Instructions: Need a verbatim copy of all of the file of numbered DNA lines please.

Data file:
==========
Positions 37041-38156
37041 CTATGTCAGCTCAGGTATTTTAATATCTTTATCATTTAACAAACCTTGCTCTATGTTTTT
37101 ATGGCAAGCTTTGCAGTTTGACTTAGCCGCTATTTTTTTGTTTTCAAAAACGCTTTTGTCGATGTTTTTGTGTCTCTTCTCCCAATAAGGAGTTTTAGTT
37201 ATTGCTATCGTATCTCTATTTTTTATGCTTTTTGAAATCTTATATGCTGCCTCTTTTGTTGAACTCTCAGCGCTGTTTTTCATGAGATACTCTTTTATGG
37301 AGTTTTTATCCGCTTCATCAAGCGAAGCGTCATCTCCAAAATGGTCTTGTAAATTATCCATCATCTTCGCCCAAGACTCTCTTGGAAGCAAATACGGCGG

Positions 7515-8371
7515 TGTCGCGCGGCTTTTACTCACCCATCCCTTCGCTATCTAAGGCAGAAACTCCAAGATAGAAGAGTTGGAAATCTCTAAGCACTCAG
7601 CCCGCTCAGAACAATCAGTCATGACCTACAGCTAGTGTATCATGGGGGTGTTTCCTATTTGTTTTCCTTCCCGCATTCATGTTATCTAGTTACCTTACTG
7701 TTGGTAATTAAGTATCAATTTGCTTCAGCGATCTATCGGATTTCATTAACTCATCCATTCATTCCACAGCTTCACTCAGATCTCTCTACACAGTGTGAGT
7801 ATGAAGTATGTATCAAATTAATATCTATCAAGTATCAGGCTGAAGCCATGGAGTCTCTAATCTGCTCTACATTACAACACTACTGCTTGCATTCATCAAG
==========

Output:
Positions 37041-38156
37041 CTATGTCAGCTCAGGTATTTTAATATCTTTATCATTTAACAAACCTTGCTCTATGTTTTT
37101 ATGGCAAGCTTTGCAGTTTGACTTAGCCGCTATTTTTTTGTTTTCAAAAACGCTTTTGTCGATGTTTTTGTGTCTCTTCTCCCAATAAGGAGTTTTAGTT
37201 ATTGCTATCGTATCTCTATTTTTTATGCTTTTTGAAATCTTATATGCTGCCTCTTTTGTTGAACTCTCAGCGCTGTTTTTCATGAGATACTCTTTTATGG
37301 AGTTTTTATCCGCTTCATCAAGCGAAGCGTCATCTCCAAAATGGTCTTGTAAATTATCCATCATCTTCGCCCAAGACTCTCTTGGAAGCAAATACGGCGG

Positions 7515-8371
7515 TGTCGCGCGGCTTTTACTCACCCATCCCTTCGCTATCTAAGGCAGAAACTCCAAGATAGAAGAGTTGGAAATCTCTAAGCACTCAG
7601 CCCGCTCAGAACAATCAGTCATGACCTACAGCTAGTGTATCATGGGGGTGTTTCCTATTTGTTTTCCTTCCCGCATTCATGTTATCTAGTTACCTTACTG
7701 TTGGTAATTAAGTATCAATTTGCTTCAGCGATCTATCGGATTTCATTAACTCATCCATTCATTCCACAGCTTCACTCAGATCTCTCTACACAGTGTGAGT
7801 ATGAAGTATGTATCAAATTAATATCTATCAAGTATCAGGCTGAAGCCATGGAGTCTCTAATCTGCTCTACATTACAACACTACTGCTTGCATTCATCAAG